Leduc (5-2), a pool B team, entered the big game ranked ninth in Tier II after knocking off Sturgeon 29-14 in the semifinals.
“It was hard knocks the whole time,” Purdon said. “I have a whole lot of respect for them. Big hits. Big plays. It was an amazing game.”
Leduc struck first with a 60-yard catch and run scoring play down the sideline by Declan Mullin, the recipient of the Miles’ most valuable player award, on the team’s second series.
Daniel Mercado returned the ensuing kickoff 82 yards to the endzone, but an unnecessary roughness flag nullified the TD.
Paul Kane would later turn the ball over with King’s fumble at the Leduc 26.
The third series for Paul Kane started at the Leduc 37 and ended with King’s 15-yard TD with 1:15 left until quarter time. A key play was the pass interference call on Leduc against Phalen-Baker that put the ball at the 18.
The next TD by Paul Kane was set up by a Brayden Morris’ quarterback sack at the Leduc 15 on second down and on the following punt a Leduc penalty gave the Blues excellent field position at the 29. After an offside flag negated Purdon’s 21-yard run, a dump pass to Will Mah to the Leduc 11 was the last play of the first quarter.
On third and 11 at the 12, King rolled to his right and lobbed a pass to the far corner of the endzone for Phalen-Baker to snatch out of the air in coverage while facing the ball for the go-ahead TD and Paul Kane never looked back.
“The first quarter was very scary because we didn’t play as strong as we wanted to come out, but as soon as we scored that first touchdown we knew the momentum was going to favour us,” King said.
Late in the first half, Paul Kane moved the ball from the Leduc 42 with King doing the bulk of the running before setting for a 27-yard field goal by Purdon. However, Leduc was flagged on the play and the ball was moved down to the five and on second and goal King scored as Paul Kane led 21-7 at the break.
“At the half we went into the locker room and had a quick talk about momentum and keeping it 0-0 in our heads and we came out and got the win,” said King, who finished the final with 70 rushing yards on 15 carries and was 8-for-17 passing for 89 yards.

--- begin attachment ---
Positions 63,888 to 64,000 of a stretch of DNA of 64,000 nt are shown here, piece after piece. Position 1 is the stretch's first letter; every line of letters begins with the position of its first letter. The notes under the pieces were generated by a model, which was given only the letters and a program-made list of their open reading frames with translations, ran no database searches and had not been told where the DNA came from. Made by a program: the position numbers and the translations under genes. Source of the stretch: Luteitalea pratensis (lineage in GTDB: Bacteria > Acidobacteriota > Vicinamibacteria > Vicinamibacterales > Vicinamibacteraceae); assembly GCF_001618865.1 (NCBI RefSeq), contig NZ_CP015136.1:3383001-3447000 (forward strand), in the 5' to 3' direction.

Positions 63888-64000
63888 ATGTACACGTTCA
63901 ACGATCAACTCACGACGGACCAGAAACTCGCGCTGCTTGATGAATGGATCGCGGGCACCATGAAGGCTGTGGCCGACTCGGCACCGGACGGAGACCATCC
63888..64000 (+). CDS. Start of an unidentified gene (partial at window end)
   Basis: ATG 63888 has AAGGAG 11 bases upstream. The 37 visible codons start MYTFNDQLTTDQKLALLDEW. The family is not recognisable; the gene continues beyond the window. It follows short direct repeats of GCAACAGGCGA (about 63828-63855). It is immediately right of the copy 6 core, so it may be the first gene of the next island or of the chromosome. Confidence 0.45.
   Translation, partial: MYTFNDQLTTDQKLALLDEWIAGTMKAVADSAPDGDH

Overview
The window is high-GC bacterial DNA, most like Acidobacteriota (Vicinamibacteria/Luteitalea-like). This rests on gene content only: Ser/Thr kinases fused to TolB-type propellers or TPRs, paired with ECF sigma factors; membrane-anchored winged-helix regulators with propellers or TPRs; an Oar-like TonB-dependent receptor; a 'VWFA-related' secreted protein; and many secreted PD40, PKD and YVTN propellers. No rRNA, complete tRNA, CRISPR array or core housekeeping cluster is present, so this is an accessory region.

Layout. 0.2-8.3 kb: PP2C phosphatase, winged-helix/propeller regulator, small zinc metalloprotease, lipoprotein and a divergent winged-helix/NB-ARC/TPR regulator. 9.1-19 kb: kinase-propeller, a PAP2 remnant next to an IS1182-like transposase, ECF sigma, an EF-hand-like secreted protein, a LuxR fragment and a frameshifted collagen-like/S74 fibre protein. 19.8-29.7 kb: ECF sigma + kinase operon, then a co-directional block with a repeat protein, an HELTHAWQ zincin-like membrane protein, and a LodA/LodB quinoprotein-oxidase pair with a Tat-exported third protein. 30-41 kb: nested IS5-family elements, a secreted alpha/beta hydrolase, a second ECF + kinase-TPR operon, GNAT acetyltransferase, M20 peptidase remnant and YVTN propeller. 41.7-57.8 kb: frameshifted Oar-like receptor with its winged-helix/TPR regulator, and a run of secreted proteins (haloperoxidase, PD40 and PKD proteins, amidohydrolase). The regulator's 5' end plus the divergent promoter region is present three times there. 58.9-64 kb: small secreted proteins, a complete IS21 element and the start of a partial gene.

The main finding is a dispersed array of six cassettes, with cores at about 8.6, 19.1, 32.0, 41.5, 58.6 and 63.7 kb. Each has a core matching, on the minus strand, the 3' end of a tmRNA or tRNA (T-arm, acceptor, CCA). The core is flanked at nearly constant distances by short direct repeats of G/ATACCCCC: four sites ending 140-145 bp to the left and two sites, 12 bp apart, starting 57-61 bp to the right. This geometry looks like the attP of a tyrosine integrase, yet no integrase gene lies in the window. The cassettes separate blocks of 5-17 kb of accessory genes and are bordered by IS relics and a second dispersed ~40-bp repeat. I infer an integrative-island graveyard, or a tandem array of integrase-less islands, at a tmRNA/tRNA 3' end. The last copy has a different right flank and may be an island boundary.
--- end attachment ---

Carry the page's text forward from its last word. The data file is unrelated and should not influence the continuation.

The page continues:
Pounding the ball
Paul Kane took the second half opening kick off and from its 41 pounded the ball with authority behind an overpowering offensive line as key runs by Purdon of 24 and 13 yards, plus a 16-yard catch and run by Jimmy Verdago, set the stage for King to capped off the drive with the one-yard TD.
“At the beginning of the second half I had a couple of good breakout runs and that kind of started to shift the momentum a little but for us,” Purdon said.
Paul Kane racked up 286 rushing yards overall on 41 carries, compared to 45 on 17 carries for Leduc.
“The first half Leduc threw some things at us and they slowed down our game plan, our power running, and then in the second half we said it’s what got us here so let’s keep at it and Aidan Purdon was the man. We saw that it was there and that just opened up other things for us and we took advantage of it,” said Strecker, Paul Kane’s field general since 2012.
Leduc didn’t throw in the towel down 28-7 as Mullin busted loose for another long catch and run TD on the next series after King’s third major of the night.
Mullin led Leduc in receiving yards with 135 on six catches while quarterback Lachlan Stevens was 11-for-20 passing for 203 yards.
“Leduc played a hard game. They played a lot better than we anticipated and that’s why we got punched in the mouth as soon as we came out in the first quarter. They’re a hell of a team. I give credit to them,” King said.
Paul Kane sealed the deal after Leduc completed a pass in punt formation, but was short of the first down marker and on the next play King hit Ty Bates down the sideline for a 35-yard TD with 50 seconds left in the third quarter.
Purdon’s 41-yard TD run romp early in the fourth quarter was the exclamation mark to a dominating performance by arguably the man of the match.
“I had some good runs and some great blocks by the O-line. I took some low hits, high hits and straight arms, but I just tried to run hard,” said Purdon, 16, who closed out the championship with a 27-yard field goal with 4:14 to play.
Defensively, Mercado was credited with four tackles and Marshall Missins had three while Nik Stec and Cam Mah both recorded quarterback sacks.
As for the TSN turning point, “There really wasn’t one. There were just so many turning points all over the place,” said Purdon, who was thrilled to see the team come through in the clutch for the home of the Blues.
“I’m super proud. It’s awesome. It’s amazing. I’m super happy we did this for PK.”